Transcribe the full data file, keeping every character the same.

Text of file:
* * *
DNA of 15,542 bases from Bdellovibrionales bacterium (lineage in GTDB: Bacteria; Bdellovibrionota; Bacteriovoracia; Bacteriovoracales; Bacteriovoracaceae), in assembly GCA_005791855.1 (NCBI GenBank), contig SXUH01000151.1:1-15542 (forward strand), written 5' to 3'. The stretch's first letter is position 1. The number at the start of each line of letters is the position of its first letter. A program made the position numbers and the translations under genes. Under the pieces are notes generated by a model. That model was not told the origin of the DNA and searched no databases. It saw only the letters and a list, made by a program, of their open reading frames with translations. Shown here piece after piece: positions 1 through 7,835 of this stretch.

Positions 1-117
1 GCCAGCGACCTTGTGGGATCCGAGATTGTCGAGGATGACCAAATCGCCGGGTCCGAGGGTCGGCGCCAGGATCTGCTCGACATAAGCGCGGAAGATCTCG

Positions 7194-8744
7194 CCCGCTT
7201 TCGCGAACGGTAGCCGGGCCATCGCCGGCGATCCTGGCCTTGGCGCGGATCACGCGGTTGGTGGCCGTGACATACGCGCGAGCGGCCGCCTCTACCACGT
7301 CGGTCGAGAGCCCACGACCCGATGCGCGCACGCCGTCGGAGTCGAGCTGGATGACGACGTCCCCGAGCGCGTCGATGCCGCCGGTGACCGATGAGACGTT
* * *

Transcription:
DNA of 15,542 bases from Bdellovibrionales bacterium (lineage in GTDB: Bacteria; Bdellovibrionota; Bacteriovoracia; Bacteriovoracales; Bacteriovoracaceae), in assembly GCA_005791855.1 (NCBI GenBank), contig SXUH01000151.1:1-15542 (forward strand), written 5' to 3'. The stretch's first letter is position 1. The number at the start of each line of letters is the position of its first letter. A program made the position numbers and the translations under genes. Under the pieces are notes generated by a model. That model was not told the origin of the DNA and searched no databases. It saw only the letters and a list, made by a program, of their open reading frames with translations. Shown here piece after piece: positions 1 through 7,835 of this stretch.

Positions 1-117
1 GCCAGCGACCTTGTGGGATCCGAGATTGTCGAGGATGACCAAATCGCCGGGTCCGAGGGTCGGCGCCAGGATCTGCTCGACATAAGCGCGGAAGATCTCG

Positions 7194-8744
7194 CCCGCTT
7201 TCGCGAACGGTAGCCGGGCCATCGCCGGCGATCCTGGCCTTGGCGCGGATCACGCGGTTGGTGGCCGTGACATACGCGCGAGCGGCCGCCTCTACCACGT
7301 CGGTCGAGAGCCCACGACCCGATGCGCGCACGCCGTCGGAGTCGAGCTGGATGACGACGTCCCCGAGCGCGTCGATGCCGCCGGTGACCGATGAGACGTT